“I would say [my photography and astrology are very entwined] … this year I am in the first house,” Tendler explains. During astrological events, “it kind of became my ritual to set up and take a picture that looked like writing down my intent, whether you know, letting go or manifesting something.”

She takes “at least an hour” to put together some of her images, “taking things out of my house that are a little bit meaningful to me.” Common appearances include flowers and especially decorative antlers, which are often symbolic of regeneration – a clear match to the first home, also known as the home of the self.

“The pieces I’m not in, they still reflect a lot of me or have a lot of symbolic meaning. But because I’m not physically there, I feel much more comfortable going into it,” Tendler said. These were taken with a portrait lens, as opposed to the photos she was shot in — photos with her body are far away, taken. with a wide-angle lens, she calls them “voyeuristic” to some extent.Even as the creator, she explains, she feels an extra measure of space from them.

As a former dancer, Tendler knows very well how to pose her body for photos; in “God, it’s brutal in here” she’s on a hanging slide down the stairs, her legs almost hovering over the steps; in another image, she straightens a pointe shoe with her leg bent at right angles on a piano bench, a black tutu around her, a fleck of tulle barely hiding her eyes. It is the attention to detail that makes the photos so picturesque and immobile.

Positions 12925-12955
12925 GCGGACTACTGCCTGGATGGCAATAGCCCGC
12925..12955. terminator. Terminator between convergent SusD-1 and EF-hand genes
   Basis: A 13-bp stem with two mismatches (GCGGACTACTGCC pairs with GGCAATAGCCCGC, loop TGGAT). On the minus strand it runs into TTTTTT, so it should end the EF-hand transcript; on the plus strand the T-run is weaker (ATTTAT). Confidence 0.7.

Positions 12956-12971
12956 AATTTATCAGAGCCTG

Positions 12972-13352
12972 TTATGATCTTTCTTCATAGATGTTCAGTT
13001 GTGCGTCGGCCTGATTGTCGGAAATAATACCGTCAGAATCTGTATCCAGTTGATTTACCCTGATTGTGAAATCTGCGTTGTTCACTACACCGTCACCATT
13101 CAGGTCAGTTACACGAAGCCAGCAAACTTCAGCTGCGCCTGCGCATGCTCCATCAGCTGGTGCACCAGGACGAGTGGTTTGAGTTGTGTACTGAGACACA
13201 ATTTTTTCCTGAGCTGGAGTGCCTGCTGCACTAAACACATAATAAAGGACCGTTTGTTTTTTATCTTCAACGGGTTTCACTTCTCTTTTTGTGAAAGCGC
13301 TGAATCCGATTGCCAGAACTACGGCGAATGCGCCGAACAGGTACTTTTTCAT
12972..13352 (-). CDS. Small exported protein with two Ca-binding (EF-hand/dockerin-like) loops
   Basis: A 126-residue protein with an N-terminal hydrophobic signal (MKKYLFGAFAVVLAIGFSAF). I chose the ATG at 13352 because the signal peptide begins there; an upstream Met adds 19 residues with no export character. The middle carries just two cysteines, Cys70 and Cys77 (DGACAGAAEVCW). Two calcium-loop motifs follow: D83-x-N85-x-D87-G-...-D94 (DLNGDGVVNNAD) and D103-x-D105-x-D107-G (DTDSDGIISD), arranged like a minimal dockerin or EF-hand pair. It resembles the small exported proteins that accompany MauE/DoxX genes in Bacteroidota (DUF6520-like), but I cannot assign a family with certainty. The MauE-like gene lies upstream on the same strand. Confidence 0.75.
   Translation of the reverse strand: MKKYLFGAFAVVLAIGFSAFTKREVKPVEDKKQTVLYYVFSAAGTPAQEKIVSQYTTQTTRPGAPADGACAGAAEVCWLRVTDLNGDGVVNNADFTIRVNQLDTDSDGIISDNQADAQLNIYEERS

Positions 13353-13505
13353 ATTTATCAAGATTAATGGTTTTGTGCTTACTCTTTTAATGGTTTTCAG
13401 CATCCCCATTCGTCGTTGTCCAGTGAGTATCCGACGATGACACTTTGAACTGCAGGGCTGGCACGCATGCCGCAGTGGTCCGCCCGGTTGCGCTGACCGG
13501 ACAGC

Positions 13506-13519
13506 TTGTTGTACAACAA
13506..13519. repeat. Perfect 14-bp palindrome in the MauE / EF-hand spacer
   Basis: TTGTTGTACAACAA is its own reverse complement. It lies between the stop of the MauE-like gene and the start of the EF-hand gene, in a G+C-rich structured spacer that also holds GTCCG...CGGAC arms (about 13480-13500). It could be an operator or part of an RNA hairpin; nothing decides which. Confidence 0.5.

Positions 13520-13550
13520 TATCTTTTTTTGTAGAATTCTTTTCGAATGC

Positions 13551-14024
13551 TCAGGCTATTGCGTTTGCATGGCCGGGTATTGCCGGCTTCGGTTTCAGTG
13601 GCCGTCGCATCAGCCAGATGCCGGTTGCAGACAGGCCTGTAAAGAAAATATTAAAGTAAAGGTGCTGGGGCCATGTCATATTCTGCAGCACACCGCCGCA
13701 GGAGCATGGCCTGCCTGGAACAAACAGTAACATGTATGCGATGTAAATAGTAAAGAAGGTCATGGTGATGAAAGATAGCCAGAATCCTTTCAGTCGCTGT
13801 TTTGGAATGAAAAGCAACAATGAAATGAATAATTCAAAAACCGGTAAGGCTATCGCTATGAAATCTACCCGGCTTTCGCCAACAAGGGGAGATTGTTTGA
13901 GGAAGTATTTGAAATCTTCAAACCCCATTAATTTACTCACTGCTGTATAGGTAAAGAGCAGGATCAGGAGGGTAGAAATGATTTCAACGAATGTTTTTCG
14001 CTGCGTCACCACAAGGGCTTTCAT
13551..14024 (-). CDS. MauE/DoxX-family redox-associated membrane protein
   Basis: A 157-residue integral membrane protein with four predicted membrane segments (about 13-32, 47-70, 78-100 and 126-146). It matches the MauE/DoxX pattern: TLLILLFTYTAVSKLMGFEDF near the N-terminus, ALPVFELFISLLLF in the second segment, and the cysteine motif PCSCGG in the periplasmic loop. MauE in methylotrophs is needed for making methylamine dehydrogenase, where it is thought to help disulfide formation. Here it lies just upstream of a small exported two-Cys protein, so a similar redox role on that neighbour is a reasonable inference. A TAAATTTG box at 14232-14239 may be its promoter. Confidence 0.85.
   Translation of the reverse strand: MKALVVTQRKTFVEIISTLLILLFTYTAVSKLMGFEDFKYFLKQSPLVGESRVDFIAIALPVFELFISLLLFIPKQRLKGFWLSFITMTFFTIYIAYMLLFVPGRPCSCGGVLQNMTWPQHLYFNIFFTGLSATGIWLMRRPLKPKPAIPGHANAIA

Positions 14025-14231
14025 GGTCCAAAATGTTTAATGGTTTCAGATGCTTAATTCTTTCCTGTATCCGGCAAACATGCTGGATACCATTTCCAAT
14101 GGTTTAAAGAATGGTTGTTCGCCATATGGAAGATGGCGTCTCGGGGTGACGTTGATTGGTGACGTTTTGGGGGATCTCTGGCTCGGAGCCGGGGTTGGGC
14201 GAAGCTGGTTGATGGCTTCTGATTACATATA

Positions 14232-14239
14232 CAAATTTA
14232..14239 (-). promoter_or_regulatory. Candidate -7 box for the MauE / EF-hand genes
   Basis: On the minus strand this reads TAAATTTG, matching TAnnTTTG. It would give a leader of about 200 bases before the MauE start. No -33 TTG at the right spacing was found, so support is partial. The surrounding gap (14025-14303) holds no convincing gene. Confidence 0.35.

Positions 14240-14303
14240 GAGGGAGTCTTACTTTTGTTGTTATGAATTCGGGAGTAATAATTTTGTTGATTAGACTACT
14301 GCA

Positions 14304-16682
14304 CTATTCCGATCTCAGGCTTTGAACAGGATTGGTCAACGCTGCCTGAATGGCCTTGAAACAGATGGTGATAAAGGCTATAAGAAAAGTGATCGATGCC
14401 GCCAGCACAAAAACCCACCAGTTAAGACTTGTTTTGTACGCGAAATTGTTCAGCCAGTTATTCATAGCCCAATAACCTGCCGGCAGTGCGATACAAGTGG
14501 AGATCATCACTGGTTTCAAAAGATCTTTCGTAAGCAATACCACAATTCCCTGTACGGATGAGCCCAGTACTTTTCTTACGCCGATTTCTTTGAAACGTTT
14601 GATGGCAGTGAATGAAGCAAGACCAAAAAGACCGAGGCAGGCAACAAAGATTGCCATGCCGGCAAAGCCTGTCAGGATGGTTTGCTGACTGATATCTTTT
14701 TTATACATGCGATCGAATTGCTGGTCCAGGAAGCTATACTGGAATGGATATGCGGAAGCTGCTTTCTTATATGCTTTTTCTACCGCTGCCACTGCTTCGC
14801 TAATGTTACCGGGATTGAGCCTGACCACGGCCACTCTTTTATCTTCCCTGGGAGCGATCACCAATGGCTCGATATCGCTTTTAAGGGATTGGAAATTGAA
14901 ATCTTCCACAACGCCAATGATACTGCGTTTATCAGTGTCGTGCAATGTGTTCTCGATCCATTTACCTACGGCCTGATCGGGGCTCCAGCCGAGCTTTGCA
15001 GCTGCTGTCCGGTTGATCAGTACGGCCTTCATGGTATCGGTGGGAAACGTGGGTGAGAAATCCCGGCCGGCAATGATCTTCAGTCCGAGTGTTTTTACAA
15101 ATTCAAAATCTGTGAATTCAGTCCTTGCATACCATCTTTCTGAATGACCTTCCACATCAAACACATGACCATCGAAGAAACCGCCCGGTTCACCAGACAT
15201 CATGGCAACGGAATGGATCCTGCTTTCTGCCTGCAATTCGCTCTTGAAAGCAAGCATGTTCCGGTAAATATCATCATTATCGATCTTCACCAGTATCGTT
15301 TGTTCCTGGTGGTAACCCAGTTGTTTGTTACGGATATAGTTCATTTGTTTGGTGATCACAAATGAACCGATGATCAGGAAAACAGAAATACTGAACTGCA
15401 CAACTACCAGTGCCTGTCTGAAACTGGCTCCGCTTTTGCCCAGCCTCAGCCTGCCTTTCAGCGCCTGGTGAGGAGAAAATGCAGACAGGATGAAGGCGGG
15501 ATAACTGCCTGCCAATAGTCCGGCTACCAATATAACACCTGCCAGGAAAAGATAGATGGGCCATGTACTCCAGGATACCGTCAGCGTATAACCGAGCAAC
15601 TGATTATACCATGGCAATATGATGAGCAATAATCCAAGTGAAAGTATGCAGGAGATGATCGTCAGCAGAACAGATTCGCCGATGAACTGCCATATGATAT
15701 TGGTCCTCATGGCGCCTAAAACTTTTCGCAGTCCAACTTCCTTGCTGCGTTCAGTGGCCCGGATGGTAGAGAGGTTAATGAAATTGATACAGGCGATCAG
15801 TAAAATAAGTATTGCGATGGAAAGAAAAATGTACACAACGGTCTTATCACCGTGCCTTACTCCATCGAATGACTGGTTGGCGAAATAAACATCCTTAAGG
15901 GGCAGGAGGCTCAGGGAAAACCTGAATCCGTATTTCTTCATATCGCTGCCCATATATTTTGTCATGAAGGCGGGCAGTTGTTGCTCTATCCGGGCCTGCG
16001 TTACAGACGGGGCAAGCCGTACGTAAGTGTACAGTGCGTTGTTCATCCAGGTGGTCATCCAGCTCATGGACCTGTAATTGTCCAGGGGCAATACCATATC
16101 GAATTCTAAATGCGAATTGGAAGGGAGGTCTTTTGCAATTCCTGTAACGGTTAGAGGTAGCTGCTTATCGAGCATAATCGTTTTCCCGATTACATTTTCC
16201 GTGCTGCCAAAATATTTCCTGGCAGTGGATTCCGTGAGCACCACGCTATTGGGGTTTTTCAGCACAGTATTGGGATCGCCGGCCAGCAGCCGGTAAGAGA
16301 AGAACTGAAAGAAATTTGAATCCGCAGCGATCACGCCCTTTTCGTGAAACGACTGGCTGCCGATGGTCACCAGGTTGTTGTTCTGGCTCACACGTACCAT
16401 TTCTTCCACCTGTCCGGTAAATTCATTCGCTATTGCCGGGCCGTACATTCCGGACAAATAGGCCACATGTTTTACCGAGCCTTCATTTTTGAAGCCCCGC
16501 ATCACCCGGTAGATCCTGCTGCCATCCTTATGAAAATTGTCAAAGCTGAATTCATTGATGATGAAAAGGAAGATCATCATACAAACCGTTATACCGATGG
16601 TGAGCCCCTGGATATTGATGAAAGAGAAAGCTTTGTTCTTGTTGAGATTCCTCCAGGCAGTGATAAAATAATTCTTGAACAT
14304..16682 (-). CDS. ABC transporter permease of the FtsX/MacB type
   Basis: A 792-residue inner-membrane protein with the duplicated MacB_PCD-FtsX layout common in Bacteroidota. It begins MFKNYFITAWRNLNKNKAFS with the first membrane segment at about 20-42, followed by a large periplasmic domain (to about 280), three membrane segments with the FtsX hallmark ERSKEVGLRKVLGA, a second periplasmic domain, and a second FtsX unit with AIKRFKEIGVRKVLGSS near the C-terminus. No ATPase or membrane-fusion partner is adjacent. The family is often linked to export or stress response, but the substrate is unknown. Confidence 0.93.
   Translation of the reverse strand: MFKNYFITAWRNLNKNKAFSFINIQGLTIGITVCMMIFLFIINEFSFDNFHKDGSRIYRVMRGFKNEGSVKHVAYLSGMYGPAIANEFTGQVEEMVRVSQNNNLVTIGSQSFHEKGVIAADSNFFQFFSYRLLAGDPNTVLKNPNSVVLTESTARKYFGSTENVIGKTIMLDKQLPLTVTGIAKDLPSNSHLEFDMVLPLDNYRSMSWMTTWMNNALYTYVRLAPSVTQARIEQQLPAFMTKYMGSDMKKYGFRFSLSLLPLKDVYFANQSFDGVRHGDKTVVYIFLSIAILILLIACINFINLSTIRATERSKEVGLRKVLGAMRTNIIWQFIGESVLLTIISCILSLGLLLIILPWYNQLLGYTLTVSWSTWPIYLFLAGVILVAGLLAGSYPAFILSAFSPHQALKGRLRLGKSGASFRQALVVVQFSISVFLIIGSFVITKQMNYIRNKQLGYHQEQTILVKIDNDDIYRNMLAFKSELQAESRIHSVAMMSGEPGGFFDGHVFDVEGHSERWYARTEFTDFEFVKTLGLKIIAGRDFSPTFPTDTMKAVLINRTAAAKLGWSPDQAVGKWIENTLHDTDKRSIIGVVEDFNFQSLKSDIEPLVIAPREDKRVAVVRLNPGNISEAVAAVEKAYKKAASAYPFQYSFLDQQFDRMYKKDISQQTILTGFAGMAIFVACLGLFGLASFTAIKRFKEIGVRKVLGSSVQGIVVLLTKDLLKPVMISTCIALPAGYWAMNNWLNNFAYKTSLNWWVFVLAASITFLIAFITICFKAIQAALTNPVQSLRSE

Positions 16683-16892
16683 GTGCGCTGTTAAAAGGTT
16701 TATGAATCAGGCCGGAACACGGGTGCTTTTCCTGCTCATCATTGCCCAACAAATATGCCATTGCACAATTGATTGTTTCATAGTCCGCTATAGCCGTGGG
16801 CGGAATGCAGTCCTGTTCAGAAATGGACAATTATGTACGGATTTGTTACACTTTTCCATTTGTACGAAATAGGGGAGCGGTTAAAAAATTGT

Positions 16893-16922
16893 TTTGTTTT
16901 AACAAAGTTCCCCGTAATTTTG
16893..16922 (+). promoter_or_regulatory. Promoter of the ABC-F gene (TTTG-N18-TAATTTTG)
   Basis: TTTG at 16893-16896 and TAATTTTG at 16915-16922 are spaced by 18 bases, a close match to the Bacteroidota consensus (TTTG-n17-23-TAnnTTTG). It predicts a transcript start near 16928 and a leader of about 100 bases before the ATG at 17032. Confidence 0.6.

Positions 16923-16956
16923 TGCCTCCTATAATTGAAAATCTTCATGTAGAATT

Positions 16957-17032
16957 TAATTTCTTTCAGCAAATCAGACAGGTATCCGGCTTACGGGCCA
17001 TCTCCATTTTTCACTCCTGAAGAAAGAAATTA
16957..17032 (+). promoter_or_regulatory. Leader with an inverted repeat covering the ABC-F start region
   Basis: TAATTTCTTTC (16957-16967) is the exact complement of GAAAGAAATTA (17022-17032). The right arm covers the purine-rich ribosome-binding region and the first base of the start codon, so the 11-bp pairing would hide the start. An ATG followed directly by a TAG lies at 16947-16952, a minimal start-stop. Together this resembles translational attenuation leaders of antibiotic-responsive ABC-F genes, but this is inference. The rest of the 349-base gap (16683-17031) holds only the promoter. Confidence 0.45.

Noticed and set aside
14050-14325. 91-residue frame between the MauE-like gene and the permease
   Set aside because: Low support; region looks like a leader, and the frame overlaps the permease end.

‘God, it’s brutal in here’ by Anna Marie Tendler Anna Maria Tendler

It’s easy to imagine her as the ghost that haunts the house; the waif pressed her hands to her eyes, wearing only lingerie. But it is opposed by other works in the series: In ‘Good Mourning’ she is regal and authoritative, unique in a space clearly meant for many; in an untitled work she throws plates from a high window, far from their crush; in another eerie work, her bare back to the camera in what could be a séance or sacrifice or summoning, candles lit and antlers placed.

“A lot of [the series] just has to do with female identity in particular. We have so much going on inside of us, and we have so many different characters that we either play or that society forces us to play,” Tendler said. “In part, it’s kind of a nod to that kind of experimentation with all the selves that live in us.”

Those selves appear in different positions, different outfits: takeaway in bed, lighting sage in a silk dress, plop down in a chair. In one photo, Tendler slyly stares at the camera as she lights her cigarette with a candlestick.

By capturing a multitude of selves that grow stronger and falter, finding independence in the void and suffering in its vastness, Tendler has seized upon not only a personal experience, but also the recognition of the self in such an isolated period. And with a great deal of grace and wisdom.

“When I was young I loved ‘The Secret Garden’ and these kinds of haunted spaces, and these old, like abandoned castles – they felt very romantic to me, or like places I wanted to live. I wanted to live in a haunted attic or something like that, or an old Victorian house,” Tendler said. “I’m not sure I can really accurately articulate my aesthetic, but it was definitely informed by a Victorian ghost.”


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Exclusive Interview: Anna Marie Tendler Remembers Loss in 'Rooms in the First House'